A man with more plans than an architect, the willingness of Rassie Erasmus to sacrifice himself in what many view as a brave tirade against hapless World Rugby can’t be taken at face value, according to ZELIM NEL.
The SA Rugby director of rugby, Rassie Erasmus is many things but stupid ain’t one of them. Having built his career on a dogged work ethic, Erasmus is relentless in scanning the undulating rugby landscape and every line in the tome of laws for a competitive advantage.
He salvaged the Boks from their darkest period to win the 2019 Rugby World Cup and you probably don’t need reminding about the famous light show at Free State Stadium during his time with the Cheetahs.
At the Stormers, Erasmus implemented masterful tactics, enjoying remarkable success with an overachieving tight five and then, as the WP director of rugby, found loopholes to parachute Saracens hooker Schalk Brits in at No 8 to mitigate the injury absence of Duane Vermeulen and Siya Kolisi from the 2011 Super Rugby semi-final against the Crusaders.
The Stormers lost that match 29-10 and, six months later, Erasmus was no longer based at Newlands. The events of the past couple of days suggest he may again be headed for the exit.
With the possible exception of winning a world championship, there is no career achievement he would covet more than winning a series against the British & Irish Lions. And yet he chose to roast the officiating of Australian referee Nic Berry in the first Test in a public-facing video that he must have known would leave World Rugby with little choice but to take punitive action.
What material benefit is there to be gained from rallying Bok supporters against the game’s governing body, and throwing shade on the three men who will officiate the remaining two Tests, at the expense of the man who is so central to Bok performances that he calls the plays from the touchline?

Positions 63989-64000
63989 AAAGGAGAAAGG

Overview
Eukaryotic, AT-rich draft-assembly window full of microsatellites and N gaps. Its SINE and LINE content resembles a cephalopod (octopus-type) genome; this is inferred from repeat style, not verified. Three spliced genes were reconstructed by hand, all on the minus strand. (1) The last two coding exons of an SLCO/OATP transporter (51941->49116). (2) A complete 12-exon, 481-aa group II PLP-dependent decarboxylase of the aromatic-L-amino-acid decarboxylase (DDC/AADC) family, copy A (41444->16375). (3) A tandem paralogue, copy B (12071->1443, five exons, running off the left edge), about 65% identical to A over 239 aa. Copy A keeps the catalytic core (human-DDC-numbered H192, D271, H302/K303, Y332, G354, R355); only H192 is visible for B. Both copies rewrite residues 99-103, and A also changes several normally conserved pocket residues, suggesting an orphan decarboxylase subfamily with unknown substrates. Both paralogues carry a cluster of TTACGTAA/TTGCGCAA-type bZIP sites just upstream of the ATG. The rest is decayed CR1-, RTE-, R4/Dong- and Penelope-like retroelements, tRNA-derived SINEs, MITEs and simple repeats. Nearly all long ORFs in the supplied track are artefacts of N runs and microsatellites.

Moreover, much of Erasmus’ justification for the controversial video is based on what must surely be faux outrage at judgement calls he would have seen go both ways hundreds of times in his 15-year professional coaching career.
He rightly points out several instances where it’s difficult to explain how the officials made the wrong call, but Erasmus has been around for long enough to know the Lions could counter his video with a breakdown of calls and non-calls that should have gone their way.
It makes no sense that a strategist of Erasmus’ pedigree is betting his job, the credibility of SA Rugby, the integrity of the sport and a rare shot at the Lions on giving World Rugby the middle finger over bad calls. Especially after a match where, according to him, the Lions were deserved winners.
Something is off.
If Erasmus is getting himself suspended from this series, and possibly fired from his job, it won’t be because he’s angry with the standard of officiating.
Photo: Steve Haag Sports